THE BEST SHOOT LUNCH: CURRY AND COCKROACHES
Then there are those who seek to create a best shoot lunch by serving something different based on the mistaken assumption that people are bored with shepherd’s pie, beef casserole, sausage and mash, steak and kidney pie, and so on. Curry and rice, Chinese, Tibetan, Thai or Indian food do not have their place at a shooting lunch. I have a friend who serves pheasant curry with rice followed by mint ice-cream at his shoot lunches. Should you accept an invitation to travel in his Range Rover you get the odour all day. I have told him I will not attend again until he changes his menu. This certainly does not rank on my list as a best shoot lunch.
There is little excuse not to serve a hot meal during the winter. Cold ham and roast beef are most welcome on grouse days and even with September partridges, but won’t make the ranks of a best shoot lunch on a January shoot. Well-made sandwiches, baps or bread rolls can be welcome on the hill but, even if accompanied by a Penguin chocolate biscuit or a Mars bar, do little for one’s temperament if presented in a plastic bag on a December day, however good the soup. It does not mean that one cannot be innovative without causing offence. One of the best cold lunches I’ve had was some years ago, shooting partridges in early September, when the host provided chilled champagne and cold kippers, brown bread and a delicious Vacherin cheese.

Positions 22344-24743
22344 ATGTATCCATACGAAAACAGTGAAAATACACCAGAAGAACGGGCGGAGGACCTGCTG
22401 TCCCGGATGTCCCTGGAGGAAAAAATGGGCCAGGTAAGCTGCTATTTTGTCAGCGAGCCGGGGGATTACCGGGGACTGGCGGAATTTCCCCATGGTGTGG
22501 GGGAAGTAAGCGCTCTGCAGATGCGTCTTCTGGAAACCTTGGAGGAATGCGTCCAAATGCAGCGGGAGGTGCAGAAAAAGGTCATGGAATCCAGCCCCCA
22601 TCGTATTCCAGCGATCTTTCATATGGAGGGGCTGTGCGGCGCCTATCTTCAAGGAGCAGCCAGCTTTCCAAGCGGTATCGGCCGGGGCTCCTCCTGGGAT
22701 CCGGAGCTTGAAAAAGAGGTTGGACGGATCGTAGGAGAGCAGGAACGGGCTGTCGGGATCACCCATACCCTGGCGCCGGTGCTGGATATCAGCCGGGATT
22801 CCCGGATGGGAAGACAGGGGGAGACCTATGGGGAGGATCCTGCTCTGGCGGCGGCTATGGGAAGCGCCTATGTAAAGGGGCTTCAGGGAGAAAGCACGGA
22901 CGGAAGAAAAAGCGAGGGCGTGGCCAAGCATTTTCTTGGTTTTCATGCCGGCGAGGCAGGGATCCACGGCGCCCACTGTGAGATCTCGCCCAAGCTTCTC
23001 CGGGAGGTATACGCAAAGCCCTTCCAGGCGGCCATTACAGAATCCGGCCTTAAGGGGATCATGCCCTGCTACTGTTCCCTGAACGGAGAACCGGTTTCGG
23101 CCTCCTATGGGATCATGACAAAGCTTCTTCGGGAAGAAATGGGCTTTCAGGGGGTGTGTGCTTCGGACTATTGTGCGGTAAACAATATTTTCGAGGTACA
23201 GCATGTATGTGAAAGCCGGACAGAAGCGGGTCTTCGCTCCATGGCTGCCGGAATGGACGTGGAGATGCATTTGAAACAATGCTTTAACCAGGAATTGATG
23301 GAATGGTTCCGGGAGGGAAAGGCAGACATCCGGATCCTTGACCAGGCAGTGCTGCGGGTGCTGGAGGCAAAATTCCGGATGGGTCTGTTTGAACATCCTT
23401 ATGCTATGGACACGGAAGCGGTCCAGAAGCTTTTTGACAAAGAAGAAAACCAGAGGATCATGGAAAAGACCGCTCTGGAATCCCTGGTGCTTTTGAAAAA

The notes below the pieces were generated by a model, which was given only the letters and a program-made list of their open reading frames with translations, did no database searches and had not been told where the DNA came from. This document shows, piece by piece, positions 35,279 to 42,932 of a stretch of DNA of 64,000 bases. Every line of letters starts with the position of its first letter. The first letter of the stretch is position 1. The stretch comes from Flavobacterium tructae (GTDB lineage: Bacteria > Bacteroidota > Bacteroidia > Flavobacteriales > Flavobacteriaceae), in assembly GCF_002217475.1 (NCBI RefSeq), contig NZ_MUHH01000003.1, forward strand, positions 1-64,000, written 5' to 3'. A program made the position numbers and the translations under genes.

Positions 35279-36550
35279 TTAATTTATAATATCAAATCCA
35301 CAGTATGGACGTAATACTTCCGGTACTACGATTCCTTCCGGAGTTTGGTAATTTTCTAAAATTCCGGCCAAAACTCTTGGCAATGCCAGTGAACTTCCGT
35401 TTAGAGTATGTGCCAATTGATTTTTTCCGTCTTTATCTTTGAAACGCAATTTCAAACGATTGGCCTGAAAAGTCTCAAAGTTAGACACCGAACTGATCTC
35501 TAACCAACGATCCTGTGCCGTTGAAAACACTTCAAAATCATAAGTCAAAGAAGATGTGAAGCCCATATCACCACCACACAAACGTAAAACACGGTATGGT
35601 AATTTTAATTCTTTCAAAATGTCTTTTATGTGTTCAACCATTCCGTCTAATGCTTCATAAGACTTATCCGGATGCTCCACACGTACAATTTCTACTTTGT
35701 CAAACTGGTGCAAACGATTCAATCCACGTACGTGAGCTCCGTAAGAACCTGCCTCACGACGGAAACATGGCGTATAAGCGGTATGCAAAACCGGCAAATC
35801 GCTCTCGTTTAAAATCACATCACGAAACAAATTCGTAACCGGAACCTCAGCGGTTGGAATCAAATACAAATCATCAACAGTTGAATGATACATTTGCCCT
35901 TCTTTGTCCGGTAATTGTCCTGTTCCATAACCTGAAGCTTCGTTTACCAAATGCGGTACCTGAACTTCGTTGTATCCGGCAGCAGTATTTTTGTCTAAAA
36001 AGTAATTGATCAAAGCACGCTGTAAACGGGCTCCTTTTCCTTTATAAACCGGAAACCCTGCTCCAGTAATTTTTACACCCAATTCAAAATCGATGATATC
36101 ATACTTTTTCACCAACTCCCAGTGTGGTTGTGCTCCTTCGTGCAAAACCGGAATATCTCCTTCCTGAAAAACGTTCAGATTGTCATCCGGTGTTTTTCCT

Two lunches I can never forget occurred one after the other, albeit on different shoots and with different hosts. The first was in Hampshire on a lovely late-September partridge day, with the lunch served in a splendid room converted for the purpose from a stable. The casserole was tasty until some of the crunchy bits turned out to be cockroaches. The other occasion was in Gloucestershire when what looked like ap-petising individual steak and kidney pies were inedible despite the application of piping-hot gravy. The microwave had failed to beat the deep freeze so that, once the outer crust had been attacked, the contents were frozen solid, as were the accompanying chips and sprouts.